Agrium, Jana make pitch to proxy advisory firms as shareholder vote approaches

CALGARY – Agrium Inc. (TSX:AGU) and activist hedge fund Jana Partners LLC have both met with an influential proxy advisory firm to make their case for why shareholders should side with them at the fertilizer giant’s April 9 annual general meeting.

ISS is expected to make its recommendation shortly on whether investors should stick with Agrium’s current board of directors or vote in Jana’s five nominees in the nasty proxy fight.

“This debate comes down to whether Agrium’s board would benefit from the experience and focus on shareholder value that our nominees would deliver on behalf of all shareholders,” Jana managing partner Barry Rosenstein said in a release Wednesday.

“We believe the answer is clearly yes, and we look forward to continuing to make our case for value-creating change.”

In its proxy adviser presentation, Agrium says Jana’s ideas would “destroy shareholder value.”

“Jana has not met the burden of proving that board change is warranted. Jana’s dissident nominees are not more likely than the incumbent directors to effect positive change.”

The dissident slate includes Rosenstein, former Liberal agriculture minister Lyle Vanclief and three businessmen with the retail distribution experience Jana says is sorely lacking.

Agrium has appointed Mayo Schmidt, former CEO of recently acquired agriculture giant Viterra, and ex-John Deere & Co. executive David Everitt. Jana contends those directors don’t have what it takes to fill the retail distribution gaps.

Efforts to call a truce fell apart in mid-February.

The Jana proposal that has garnered the most attention has been to split up Agrium’s retail and wholesale businesses. It also wants Agrium to cut costs, improve corporate governance and better manage capital.

Agrium has likened Jana’s slate to a “Trojan horse” misleading shareholders into breaking up the company. Jana says its ideas go beyond a corporate split and that Agrium shouldn’t be harping so much on just that idea.

Agrium says a split would jeopardize its credit rating and reduce its financial capacity by about $750 million.

Jana has invested about $1.2 billion in Agrium since May of last year for a 7.5 per cent stake, making it the company’s largest shareholder.

Two investors that have publicly announced they’re siding with Agrium — British Columbia Investment Management Corp. and Letko, Brosseau & Associates — have said the board representation Jana is seeking is disproportionate to its ownership stake.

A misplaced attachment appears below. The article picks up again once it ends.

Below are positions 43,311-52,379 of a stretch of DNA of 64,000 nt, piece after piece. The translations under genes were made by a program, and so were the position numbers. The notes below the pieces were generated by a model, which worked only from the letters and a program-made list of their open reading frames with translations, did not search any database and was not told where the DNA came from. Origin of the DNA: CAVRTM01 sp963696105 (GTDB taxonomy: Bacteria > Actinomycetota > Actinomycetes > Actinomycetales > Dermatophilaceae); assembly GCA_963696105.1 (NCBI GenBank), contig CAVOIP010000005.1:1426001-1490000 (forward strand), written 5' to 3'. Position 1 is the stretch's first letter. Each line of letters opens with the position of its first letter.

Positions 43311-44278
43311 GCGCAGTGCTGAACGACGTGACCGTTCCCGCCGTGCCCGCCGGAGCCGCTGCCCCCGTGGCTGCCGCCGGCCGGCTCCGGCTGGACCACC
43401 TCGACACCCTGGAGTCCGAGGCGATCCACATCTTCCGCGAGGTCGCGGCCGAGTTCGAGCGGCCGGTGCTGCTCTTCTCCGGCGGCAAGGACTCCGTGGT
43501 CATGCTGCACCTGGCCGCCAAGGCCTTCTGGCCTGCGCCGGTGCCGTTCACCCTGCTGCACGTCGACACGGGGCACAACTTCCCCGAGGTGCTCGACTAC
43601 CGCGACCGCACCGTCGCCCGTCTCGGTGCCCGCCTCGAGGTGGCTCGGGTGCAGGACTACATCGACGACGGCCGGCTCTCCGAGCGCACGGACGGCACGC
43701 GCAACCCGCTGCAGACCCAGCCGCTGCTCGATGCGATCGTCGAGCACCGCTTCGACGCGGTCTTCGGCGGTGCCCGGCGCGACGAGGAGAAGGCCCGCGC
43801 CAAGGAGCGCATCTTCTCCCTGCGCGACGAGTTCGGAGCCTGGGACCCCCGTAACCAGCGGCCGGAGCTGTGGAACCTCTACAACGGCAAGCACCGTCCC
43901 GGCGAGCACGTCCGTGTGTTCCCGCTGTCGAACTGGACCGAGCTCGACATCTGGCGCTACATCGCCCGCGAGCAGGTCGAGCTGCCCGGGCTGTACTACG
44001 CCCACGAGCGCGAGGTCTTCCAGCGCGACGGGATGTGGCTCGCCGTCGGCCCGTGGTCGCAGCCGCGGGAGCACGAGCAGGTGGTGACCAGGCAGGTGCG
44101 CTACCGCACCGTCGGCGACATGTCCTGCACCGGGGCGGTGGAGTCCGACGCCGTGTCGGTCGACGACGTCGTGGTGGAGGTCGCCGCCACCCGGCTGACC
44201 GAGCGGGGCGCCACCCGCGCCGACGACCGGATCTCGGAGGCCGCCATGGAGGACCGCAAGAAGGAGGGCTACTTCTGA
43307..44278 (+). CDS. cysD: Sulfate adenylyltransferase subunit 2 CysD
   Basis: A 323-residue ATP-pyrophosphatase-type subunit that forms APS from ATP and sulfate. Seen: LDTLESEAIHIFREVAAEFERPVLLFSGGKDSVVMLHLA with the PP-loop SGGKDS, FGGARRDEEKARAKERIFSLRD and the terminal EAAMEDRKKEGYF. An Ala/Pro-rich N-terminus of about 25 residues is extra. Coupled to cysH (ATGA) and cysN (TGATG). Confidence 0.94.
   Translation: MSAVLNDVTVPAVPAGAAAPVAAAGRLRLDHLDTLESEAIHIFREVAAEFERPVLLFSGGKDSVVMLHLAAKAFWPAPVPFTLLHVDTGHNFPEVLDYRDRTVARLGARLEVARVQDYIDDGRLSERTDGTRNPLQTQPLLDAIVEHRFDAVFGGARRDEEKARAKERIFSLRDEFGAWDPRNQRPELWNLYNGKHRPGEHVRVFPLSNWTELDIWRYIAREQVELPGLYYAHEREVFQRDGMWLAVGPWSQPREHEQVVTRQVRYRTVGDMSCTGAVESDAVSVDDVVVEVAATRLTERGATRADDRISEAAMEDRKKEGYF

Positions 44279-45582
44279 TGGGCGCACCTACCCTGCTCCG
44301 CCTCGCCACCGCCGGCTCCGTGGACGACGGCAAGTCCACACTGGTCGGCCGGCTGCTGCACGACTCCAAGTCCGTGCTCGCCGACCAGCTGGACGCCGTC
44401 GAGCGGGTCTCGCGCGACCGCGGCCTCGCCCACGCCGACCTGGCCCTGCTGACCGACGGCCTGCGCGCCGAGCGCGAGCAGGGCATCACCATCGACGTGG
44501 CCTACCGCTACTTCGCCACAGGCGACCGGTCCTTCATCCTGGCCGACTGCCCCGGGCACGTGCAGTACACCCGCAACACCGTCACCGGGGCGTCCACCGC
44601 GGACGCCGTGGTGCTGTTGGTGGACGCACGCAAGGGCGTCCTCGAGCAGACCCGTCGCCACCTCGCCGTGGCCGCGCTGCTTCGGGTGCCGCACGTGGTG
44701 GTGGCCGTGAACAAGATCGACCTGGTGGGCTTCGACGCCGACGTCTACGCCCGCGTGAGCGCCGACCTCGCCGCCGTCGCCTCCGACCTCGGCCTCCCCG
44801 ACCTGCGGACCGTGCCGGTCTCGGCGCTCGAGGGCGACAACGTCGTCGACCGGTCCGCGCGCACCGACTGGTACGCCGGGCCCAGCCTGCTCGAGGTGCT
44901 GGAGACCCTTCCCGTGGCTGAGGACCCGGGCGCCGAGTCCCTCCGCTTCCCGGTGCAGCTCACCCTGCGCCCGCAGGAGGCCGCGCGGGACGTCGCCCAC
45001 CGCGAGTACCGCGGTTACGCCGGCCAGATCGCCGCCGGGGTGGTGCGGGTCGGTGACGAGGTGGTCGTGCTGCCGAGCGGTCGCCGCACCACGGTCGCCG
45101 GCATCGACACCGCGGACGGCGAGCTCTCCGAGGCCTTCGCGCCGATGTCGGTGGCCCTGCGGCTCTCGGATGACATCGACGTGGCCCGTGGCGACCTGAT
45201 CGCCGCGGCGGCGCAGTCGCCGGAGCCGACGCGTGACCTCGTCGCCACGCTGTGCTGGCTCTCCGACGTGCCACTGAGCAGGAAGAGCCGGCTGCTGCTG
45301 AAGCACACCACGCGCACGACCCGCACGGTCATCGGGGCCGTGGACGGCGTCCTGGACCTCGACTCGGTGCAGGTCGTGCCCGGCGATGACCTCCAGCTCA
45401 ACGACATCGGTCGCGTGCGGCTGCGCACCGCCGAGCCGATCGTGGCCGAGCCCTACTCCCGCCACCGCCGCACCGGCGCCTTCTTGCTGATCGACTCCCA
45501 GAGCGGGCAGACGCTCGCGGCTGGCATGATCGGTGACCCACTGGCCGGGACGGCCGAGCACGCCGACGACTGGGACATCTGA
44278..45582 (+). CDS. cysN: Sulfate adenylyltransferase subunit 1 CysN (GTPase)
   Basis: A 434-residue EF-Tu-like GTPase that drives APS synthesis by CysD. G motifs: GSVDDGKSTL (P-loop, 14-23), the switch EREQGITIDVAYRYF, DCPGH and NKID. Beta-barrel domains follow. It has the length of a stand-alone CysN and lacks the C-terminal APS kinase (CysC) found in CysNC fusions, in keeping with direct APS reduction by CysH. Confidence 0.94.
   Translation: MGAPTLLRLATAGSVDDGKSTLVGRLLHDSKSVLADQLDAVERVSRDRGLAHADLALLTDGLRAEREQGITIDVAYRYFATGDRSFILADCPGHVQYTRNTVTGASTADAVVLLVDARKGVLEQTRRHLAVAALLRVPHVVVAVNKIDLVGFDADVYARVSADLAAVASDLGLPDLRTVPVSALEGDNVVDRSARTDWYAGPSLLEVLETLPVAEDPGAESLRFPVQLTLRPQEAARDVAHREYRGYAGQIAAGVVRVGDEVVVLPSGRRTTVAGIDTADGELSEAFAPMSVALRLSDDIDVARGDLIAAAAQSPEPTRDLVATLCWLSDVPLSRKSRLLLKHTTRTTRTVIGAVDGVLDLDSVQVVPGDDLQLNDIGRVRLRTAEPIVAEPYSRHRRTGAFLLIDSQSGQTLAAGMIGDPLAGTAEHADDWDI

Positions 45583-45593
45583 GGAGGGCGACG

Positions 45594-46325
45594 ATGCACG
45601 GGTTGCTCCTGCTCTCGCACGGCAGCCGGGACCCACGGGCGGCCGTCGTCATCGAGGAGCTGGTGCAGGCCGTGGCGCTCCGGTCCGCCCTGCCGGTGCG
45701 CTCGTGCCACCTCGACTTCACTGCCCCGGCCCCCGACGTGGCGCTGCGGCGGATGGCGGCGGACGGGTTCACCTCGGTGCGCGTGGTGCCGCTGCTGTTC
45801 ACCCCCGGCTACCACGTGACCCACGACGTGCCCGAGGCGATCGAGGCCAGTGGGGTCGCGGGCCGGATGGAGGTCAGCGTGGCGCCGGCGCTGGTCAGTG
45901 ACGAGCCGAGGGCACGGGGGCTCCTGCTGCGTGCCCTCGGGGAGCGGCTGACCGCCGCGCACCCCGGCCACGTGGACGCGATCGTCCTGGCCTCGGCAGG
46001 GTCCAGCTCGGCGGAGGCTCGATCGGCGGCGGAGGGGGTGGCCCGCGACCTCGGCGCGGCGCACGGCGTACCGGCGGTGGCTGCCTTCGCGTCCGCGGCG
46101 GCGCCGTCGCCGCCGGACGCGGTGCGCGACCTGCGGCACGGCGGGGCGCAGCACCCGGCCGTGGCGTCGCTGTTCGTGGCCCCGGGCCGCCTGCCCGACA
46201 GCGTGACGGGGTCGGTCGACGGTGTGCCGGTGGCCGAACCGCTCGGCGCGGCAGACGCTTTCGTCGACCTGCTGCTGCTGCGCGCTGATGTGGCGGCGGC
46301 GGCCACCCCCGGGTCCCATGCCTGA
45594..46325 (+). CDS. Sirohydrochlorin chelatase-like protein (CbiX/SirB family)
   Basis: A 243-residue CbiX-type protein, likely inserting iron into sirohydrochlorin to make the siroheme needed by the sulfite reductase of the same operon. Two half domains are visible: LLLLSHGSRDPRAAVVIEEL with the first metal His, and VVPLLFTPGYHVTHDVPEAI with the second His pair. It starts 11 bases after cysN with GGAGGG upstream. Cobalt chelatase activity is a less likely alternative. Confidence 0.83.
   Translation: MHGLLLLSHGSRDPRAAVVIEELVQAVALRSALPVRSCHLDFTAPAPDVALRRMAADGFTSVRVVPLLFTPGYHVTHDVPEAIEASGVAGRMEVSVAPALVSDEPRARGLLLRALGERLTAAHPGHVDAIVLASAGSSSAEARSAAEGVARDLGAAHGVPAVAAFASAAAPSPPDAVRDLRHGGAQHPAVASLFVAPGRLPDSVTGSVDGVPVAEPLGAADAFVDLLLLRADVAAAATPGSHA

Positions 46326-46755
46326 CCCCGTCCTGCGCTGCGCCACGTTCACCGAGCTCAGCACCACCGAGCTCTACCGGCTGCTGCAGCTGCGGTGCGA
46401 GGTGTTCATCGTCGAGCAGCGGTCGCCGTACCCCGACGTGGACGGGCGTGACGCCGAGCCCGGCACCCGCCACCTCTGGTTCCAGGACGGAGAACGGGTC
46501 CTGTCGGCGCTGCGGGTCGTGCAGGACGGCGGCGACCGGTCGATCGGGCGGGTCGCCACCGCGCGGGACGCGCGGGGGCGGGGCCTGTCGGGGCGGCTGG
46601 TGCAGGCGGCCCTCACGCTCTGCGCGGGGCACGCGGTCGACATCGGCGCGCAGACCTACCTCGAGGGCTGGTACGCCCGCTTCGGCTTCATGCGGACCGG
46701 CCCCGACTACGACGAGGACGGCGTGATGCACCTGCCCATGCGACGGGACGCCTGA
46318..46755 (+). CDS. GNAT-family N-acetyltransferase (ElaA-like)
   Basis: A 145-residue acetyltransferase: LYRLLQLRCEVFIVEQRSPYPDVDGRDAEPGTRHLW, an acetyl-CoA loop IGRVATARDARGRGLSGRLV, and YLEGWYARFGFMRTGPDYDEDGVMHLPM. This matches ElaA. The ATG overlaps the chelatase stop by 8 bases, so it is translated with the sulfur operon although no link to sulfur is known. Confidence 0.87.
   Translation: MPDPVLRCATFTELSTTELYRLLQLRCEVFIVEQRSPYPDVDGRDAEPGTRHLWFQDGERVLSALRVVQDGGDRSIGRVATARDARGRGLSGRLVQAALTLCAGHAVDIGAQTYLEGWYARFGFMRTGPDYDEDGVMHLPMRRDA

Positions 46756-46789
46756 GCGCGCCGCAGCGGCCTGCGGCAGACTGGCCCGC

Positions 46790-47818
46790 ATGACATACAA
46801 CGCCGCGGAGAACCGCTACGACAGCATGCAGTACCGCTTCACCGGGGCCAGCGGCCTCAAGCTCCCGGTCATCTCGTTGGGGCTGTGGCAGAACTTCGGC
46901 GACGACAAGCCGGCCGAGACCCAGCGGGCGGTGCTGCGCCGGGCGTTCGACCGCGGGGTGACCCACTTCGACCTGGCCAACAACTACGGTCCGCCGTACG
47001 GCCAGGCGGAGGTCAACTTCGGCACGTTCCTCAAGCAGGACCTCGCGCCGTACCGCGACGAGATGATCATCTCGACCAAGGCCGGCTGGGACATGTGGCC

“Their business plan is so different from the one being pursued by management that we are concerned that any Jana board representation would be disruptive to Agrium’s business,” Letko, Brosseau said earlier this week.

Jana says that view “represents a misunderstanding of shareholder democracy.”

“Agrium’s board owns less than one per cent of Agrium’s shares, and has nominated every current board member. There is nothing ‘disproportionate’ about that because shareholders elected those directors,” it said.

“Saying that directors represent all shareholders if they are nominated by the board but only represent one shareholder if nominated by that shareholder creates an unfair obstacle to shareholder nominations and would unwisely limit the pool of board talent from which shareholders have to choose.”

In lengthy slide-show presentations to proxy advisers, both companies pick apart how their opponent compares Agrium’s performance to its peers and evaluates Agrium’s stock performance since it entered the retail business.

Both sides accuse the other of torquing their methodology to back up their respective arguments.

Agrium says it has delivered a 467 per cent return to shareholders between late 2005, when it launched a hostile bid for farm retailer Royster Clark, and mid-February of this year.

Jana calls Agrium’s time frame “disingenuous” and says the returns are 50 per cent lower when “appropriate adjustments” are used.

“Upon examination, Agrium’s chosen measurement period is highly engineered and inappropriate for performance comparison,” Jana says in its presentation.

Jana says Agrium should start measuring its stock performance from when the Royster Clark deal was completed in February 2006, when a natural gas price shock caused by hurricane Katrina was no longer dragging on its shares.

And it says Agrium’s time frame wrongfully includes an uplift since mid-2012 that resulted from Jana’s involvement. Agrium scoffs at the idea that Jana had anything to do with the improvement.

“Jana created a highly simplistic and contrived approach to suggest Agrium shares have underperformed,” Agrium says in its presentation.

“Jana either does not understand how to value assets in our sector or it is intentionally trying to deceive shareholders.”

Letko, Brosseau said it doesn’t buy Jana’s view on that issue, calling its “choice of periods to measure share price performance misleading as it ignores the improved stock markets since June 2012.”